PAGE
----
Life in the midst of COVID-19 has been stressful for all, to say the least. Experts worry about the toll that quarantine, job loss, and school closure will take on the emotional, physical, and nutritional health of people of all ages.
According to a CDC report, in June, three months after the World Health Organization (WHO) declared a global pandemic, 40% of respondents reported at least one adverse mental or behavioral health condition, including symptoms of anxiety disorder or depressive disorder. 26% reported symptoms of trauma associated with the pandemic, 13% reported starting or increasing substance use to cope with stress or emotions related to COVID-19, and 11% reported seriously considering suicide in the 30 days leading up to completing the survey. 18-24 year-olds were the age group hit the hardest with 75% of respondents reporting at least one adverse mental or behavioral health symptom in the past 30 days.1 These are terrifying findings.
Not surprisingly, prescriptions for psychotropic medications are on the rise. One week after the WHO declared a global pandemic, 78% of all filled anti-insomnia, antidepressant and anti-anxiety prescriptions were new prescriptions.2
Experts are concerned about the impact that school closure has on children. When classes are in session, children are moving around within a social environment which can support their developmental needs for human interaction and activity. Additionally, many children rely on school for the majority of their nutrition; 30 million American children receive free or subsidized school lunches. According to the Food Research and Addiction Center, these lunches have been found to provide a more balanced, nutrient-dense meal replete in protein, fiber, vitamin A and calcium than lunches packed at home, which tend to be higher in calories, fat, saturated fat, and sugar. Not surprisingly, research shows that children experience unhealthy weight gain during the summer months when they are out of school, and that weight is maintained during the school year, accruing from summer to summer. Hence, experts warn that the lockdowns associated with the pandemic could lead to an increase in childhood obesity that will worsen with increased time away from school. Unhealthy weight gain in childhood is associated with higher weight in adulthood.3,4 In addition, as many as 18% of households in the US report food hardship during COVID-19 lockdowns.5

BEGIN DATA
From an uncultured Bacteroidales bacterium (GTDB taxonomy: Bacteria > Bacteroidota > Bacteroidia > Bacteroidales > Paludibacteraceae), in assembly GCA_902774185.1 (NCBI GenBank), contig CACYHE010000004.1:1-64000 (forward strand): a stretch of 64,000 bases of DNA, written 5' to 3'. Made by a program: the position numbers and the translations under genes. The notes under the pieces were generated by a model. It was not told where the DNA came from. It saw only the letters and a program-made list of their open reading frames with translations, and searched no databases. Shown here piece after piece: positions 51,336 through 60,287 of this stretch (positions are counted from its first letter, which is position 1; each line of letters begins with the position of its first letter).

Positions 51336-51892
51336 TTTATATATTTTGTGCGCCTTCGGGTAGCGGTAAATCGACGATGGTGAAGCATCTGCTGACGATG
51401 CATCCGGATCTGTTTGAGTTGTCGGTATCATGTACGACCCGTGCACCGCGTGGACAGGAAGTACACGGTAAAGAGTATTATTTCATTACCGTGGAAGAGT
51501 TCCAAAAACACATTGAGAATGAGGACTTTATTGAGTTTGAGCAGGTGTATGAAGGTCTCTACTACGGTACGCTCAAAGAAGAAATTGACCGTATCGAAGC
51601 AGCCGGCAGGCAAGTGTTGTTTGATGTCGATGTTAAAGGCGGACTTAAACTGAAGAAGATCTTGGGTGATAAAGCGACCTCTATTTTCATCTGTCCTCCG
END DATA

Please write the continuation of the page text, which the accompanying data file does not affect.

Nutrition has long been thought to play a role in the maintenance of balanced mental health, and nutritional deficiency has been shown to play a role in the onset and maintenance of depressive disorders.6 A 2019 review of 1000 articles published between 1978 – 2017 explored the potential importance between dietary patterns and quality of mental health throughout the lifespan. Healthy foods such as olive oil, fish, nuts, legumes, dairy products, fruits and vegetables were shown to be inversely associated with the risk for depression, and even showed potential for improving symptoms. The Standard American Diet (SAD) on the other hand, consisting of sweetened beverages, fried foods, processed meats and baked products, is associated with an increased risk for depression.7
What can providers offer? A lot! Remember, this is an unprecedented and very stressful time. For many families, home life has changed significantly since March. The first priority is to check in with your patients’ mental/emotional state and put your finger on the pulse of the situation at home. Validate their concerns and ascertain if they need help finding resources for food and rent. Are there children or elders in the home? Are there essential workers working outside the home, or family members working from home?
After basic needs are addressed, it’s important to gauge the stress level in the home. According to the book Burnout: The Secret to Unlocking the Stress Cycle, research shows that the stress cycle will continue without resolution until it’s completed by one of the following: physical activity, breathing, positive social interaction, laughter, affection, crying, and creative expression.8 For example, a 20-second hug has been shown to increase the “feel good” hormone oxytocin, and decrease blood pressure.9 And research shows that one feels better after a walk even if they didn’t want to take one in the first place!10 Share these very accessible yet powerful tools with your patients for these times of uncertainty.
For objective assessment, consider diurnal saliva testing to assess your patient’s reserves of the stress hormone cortisol. Also consider neurotransmitter testing to evaluate the status of nine neurotransmitters including dopamine, norepinephrine and epinephrine, which play a role in the stress response, as well as serotonin and GABA, which may contribute to a sense of well-being. Or combine them all into a Neuroadrenal Profile. Because neurotransmitter production is reliant upon nutrient cofactors, results can also be an indicator of nutritional status. If “desperate times call for desperate measures,” it can be reassuring to have scientifically-based evaluation and lifestyle treatment measures to fall back on.